Tomlin has never won the AP NFL Coach of the Year honor. He’s come very close. When the Steelers almost made the postseason without Ben Roethlisberger, Tomlin was certainly a candidate. That was some of Tomlin’s best work, but Harbaugh won the 2019 award. It is worth pointing out for the sake of this conversation that Tomlin was the youngest head coach to ever win a Super Bowl.

While Tomlin is less focused on analytics, he is a fantastic football strategist. Winning any game with Devlin Hodges as your quarterback is living proof of that fact. The fact that the Steelers have beaten the Ravens with Charlie Batch is proof of that fact. You can put his Steelers teams into a bad spot and he finds a way to be competitive. He’s smart and he has always had an abundance of will to win.

Verdict: Slight nod to John Harbaugh

The more diplomatic answer is that it is a dealer’s choice. Ravens fans are more likely to choose Harbaugh and Steelers fans are more likely to take Tomlin. Prefacing it with that, I’m going to go with John Harbaugh. While I don’t think you can go wrong here, I think Harbaugh is the coach I would hire in the hypothetical scenario where I ran an NFL team.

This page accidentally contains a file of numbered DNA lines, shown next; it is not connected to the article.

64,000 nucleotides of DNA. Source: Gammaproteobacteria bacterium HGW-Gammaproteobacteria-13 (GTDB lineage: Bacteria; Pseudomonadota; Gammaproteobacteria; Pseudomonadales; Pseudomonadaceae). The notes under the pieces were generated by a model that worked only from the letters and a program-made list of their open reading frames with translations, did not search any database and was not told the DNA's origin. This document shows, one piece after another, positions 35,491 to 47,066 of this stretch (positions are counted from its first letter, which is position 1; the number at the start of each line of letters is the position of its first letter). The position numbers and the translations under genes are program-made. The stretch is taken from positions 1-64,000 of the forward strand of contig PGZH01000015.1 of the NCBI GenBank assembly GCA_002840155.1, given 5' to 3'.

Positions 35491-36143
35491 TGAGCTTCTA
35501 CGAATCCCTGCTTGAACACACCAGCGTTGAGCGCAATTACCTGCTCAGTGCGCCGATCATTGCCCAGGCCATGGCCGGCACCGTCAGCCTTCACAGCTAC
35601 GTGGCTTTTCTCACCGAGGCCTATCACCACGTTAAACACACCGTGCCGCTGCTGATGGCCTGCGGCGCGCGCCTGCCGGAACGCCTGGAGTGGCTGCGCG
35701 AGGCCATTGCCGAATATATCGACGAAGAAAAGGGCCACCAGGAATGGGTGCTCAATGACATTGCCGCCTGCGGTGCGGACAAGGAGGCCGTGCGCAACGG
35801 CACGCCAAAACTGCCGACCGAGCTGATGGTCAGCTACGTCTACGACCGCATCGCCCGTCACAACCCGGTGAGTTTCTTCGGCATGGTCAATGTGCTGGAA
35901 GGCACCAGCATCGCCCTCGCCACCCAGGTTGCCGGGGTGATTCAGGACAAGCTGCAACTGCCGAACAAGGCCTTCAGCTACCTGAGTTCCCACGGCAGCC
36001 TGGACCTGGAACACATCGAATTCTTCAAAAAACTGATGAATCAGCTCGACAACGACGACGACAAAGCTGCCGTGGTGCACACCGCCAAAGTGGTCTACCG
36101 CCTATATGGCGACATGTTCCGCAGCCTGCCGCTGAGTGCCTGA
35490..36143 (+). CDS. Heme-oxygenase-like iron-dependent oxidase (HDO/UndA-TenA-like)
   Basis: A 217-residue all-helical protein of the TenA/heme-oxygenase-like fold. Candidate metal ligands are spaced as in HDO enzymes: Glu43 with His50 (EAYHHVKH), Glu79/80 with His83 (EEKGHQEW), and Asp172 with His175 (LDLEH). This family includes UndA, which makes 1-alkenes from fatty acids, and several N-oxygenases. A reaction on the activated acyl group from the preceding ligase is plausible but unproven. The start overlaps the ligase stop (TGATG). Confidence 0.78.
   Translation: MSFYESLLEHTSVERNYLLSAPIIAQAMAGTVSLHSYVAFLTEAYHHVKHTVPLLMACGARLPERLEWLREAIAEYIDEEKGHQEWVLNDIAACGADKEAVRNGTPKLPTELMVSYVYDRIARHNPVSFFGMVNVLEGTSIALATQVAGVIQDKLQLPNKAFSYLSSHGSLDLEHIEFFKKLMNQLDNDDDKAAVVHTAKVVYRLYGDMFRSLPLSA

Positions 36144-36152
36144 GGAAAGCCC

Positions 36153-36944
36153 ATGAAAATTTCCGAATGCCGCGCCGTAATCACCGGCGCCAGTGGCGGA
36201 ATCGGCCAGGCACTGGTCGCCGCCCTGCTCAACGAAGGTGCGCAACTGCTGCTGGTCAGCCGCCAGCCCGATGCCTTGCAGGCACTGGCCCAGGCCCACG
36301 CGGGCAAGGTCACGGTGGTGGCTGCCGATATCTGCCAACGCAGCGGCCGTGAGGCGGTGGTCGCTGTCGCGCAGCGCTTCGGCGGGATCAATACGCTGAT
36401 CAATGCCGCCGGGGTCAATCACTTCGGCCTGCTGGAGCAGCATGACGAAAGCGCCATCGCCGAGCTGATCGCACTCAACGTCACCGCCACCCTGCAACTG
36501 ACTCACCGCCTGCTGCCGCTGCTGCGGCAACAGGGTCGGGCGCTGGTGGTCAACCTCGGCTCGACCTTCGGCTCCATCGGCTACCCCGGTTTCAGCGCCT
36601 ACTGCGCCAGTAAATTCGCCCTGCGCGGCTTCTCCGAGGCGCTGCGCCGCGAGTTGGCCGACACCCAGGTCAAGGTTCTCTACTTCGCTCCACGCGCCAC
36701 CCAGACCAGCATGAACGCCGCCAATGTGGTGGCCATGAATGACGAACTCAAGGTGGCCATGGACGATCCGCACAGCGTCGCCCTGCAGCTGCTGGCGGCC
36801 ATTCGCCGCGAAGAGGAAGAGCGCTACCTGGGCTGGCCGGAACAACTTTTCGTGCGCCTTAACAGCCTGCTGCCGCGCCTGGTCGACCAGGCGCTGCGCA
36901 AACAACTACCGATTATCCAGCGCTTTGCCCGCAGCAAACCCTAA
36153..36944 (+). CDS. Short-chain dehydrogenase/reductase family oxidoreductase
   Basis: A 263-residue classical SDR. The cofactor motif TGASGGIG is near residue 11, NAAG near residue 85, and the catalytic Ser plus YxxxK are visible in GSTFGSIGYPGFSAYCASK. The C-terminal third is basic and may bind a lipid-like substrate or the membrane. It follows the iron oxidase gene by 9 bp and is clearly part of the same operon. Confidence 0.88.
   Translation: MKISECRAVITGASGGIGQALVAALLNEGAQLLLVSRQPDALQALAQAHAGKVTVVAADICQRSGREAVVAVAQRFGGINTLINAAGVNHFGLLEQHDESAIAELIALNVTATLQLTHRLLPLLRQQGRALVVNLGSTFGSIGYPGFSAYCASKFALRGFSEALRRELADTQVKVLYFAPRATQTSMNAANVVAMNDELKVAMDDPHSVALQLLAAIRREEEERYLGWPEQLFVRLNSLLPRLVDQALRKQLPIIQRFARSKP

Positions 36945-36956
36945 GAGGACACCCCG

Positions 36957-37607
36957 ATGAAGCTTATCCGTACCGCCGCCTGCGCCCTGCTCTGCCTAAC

Here’s why I lean towards Harbaugh, other than the obvious bias of familiarity and the fact that this is a Ravens blog; I think Harbaugh is a perfect leader. Does the coach speak get old after a loss? Absolutely. I would actually argue that Tomlin gives the more entertaining press conferences, not that it really factors into the equation.

While Harbaugh is a player’s coach, he’s not really one of the guys. He’s the boss. He works with the players and the player-coach relationship is generally a healthy one. When things go south, he’s the conductor and his voice doesn’t get lost in the crowd. When things are good, he keeps the team mostly grounded. I think Harbaugh’s leadership is on a different level and that is why I ultimately give him the nod.

NEXT POST: Baltimore Ravens: 10 predictions for the preseason

These are clearly the two best coaches not named Bill Belichick in football. You can’t go wrong. I offered my analysis and opinion, but it really is a dealer’s choice here.


I am Chris Schisler. I am the owner and lead writer here at the Nest! Football is my passion and I'm very happy to share it with the Flock!